Officially, Merkel’s government has not yet issued a public statement on product labeling, making it impossible to say at this point whether Germany will support it or not. Juergen Hardt, the foreign affairs spokesman for Merkel’s Christian Democrats in parliament, has criticized the measure, saying, “It is very likely that this measure will be exploited for campaigns that aim to direct hostility toward Israel.” But Germany’s Foreign Ministry has defended the move. In a recent email sent to the Jerusalem Post, it stated that all the EU wants is “only a clear designation of the origin of the products.”

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Being one of the most influential EU states, it is inconceivable that the whole labeling procedure could ever have been decided upon without considerable backing from Germany. As early as June 2013, Israeli Army Radio cited an official German government document in which the German government stated its stance on the issue for the first time. The document was issued in response to queries by German opposition members. “In our view,” the document states, “products should be labeled ‘Made in Israel’ only if they are manufactured within the [pre-]1967 borders.”

So much for Germany opposing labeling Israeli goods.

Germany is supposed to be one of Israel’s best friends in the EU, which should be telling Israel something. While Hungary and Greece have announced that they will not label Israeli goods, for Israel to rely on the goodwill of European nations is foolhardy and misguided. Even if Israel were to convince more countries to abstain from the labeling, there are no guarantees that these countries will not succumb to internal European pressure, once the EU Commission announces more forcefully that it expects member states to follow the labeling procedures and that it will sanction those EU states who do not.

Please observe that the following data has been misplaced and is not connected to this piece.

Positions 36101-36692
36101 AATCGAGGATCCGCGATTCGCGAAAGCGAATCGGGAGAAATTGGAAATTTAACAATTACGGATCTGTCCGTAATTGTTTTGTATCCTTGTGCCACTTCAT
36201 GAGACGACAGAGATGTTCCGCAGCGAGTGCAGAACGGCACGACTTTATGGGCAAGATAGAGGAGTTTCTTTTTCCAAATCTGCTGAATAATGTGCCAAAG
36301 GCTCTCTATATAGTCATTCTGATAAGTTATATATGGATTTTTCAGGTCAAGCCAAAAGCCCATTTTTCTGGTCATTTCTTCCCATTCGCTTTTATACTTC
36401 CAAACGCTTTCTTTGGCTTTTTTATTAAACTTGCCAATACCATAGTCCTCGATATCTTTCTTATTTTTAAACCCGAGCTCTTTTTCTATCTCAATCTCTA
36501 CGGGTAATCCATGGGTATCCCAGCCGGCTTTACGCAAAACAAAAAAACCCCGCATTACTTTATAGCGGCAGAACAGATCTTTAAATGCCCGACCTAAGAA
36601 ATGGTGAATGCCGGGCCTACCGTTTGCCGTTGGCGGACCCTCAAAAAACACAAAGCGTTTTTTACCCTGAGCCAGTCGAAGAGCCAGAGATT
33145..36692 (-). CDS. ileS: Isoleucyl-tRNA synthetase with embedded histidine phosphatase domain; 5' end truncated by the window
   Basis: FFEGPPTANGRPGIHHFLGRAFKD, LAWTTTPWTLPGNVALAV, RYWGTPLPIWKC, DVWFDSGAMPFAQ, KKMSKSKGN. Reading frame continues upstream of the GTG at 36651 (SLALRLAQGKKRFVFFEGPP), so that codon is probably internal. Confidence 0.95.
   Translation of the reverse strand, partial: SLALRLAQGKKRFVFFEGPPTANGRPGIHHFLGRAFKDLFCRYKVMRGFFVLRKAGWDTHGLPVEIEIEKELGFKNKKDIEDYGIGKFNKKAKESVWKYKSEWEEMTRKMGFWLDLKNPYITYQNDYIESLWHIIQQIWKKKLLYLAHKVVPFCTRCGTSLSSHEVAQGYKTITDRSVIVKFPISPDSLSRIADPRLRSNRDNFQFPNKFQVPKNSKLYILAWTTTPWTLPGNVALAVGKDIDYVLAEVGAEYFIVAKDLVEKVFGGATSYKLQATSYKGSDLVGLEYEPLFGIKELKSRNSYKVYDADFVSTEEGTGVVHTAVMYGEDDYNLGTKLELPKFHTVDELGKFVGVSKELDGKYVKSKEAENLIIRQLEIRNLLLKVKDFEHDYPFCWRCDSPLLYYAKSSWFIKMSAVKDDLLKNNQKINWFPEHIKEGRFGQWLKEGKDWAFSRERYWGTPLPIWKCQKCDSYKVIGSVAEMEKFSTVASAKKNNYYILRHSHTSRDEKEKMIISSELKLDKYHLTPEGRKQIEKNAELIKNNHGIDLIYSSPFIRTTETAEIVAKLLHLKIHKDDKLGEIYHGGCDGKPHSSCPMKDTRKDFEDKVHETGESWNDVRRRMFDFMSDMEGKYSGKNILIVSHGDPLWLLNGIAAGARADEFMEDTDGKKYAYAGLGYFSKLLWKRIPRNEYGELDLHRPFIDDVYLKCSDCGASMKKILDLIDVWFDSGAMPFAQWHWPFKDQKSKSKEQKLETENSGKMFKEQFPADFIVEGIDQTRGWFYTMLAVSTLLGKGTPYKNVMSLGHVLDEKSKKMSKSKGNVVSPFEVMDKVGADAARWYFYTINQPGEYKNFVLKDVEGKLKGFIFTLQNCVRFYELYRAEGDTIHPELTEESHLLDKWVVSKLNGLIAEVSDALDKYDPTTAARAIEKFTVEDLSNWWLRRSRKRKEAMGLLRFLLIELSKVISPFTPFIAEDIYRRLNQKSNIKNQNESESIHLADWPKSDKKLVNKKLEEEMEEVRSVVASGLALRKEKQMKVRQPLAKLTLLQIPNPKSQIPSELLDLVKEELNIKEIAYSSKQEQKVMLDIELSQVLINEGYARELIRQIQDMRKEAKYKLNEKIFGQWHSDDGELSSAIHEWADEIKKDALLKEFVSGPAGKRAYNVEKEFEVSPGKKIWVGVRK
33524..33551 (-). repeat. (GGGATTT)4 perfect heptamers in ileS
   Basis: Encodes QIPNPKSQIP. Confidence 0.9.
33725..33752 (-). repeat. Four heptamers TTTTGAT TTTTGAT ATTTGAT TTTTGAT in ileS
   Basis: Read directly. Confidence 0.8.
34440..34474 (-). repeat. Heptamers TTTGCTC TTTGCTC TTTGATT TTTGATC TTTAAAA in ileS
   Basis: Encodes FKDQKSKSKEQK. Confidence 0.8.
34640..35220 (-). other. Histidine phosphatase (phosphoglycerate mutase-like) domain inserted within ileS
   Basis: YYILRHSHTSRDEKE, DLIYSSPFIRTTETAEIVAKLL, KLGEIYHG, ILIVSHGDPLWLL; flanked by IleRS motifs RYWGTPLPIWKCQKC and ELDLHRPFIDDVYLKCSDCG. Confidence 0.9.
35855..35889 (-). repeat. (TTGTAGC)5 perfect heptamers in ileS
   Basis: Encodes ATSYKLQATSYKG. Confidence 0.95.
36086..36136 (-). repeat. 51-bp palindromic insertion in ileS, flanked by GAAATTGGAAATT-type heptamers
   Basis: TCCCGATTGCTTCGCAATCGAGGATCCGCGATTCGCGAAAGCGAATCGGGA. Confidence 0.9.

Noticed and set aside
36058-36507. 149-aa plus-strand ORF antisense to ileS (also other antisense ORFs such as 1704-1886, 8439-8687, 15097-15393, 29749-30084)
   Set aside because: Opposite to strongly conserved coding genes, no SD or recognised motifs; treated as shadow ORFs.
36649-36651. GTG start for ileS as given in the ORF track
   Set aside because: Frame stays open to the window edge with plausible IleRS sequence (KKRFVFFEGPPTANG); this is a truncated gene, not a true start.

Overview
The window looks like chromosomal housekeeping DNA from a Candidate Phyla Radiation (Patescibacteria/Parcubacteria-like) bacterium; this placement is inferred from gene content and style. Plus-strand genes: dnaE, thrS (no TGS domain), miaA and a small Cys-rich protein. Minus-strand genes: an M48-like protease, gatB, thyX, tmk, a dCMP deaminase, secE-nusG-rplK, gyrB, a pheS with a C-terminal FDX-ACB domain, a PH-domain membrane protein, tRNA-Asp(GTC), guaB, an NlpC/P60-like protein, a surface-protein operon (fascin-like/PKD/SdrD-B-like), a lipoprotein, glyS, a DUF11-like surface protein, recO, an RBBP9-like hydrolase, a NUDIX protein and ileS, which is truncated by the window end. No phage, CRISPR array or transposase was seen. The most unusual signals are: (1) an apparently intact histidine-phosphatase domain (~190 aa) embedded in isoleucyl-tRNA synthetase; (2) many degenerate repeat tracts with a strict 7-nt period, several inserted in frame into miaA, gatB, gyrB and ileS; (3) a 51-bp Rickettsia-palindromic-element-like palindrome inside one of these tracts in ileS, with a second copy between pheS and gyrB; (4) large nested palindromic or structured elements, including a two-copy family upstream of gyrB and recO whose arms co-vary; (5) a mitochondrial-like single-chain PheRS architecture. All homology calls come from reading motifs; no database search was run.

This is why Israel should not only be pursuing the diplomatic track, but use the means available for redressing the situation under international law, i.e. filing a lawsuit with the World Trade Organization. According to reports, Strategic Affairs Minister Gilad Erdan and Justice Minister Ayelet Shaked are pushing to sue the European Union and currently exploring the option, while Foreign and Finance Ministry officials object.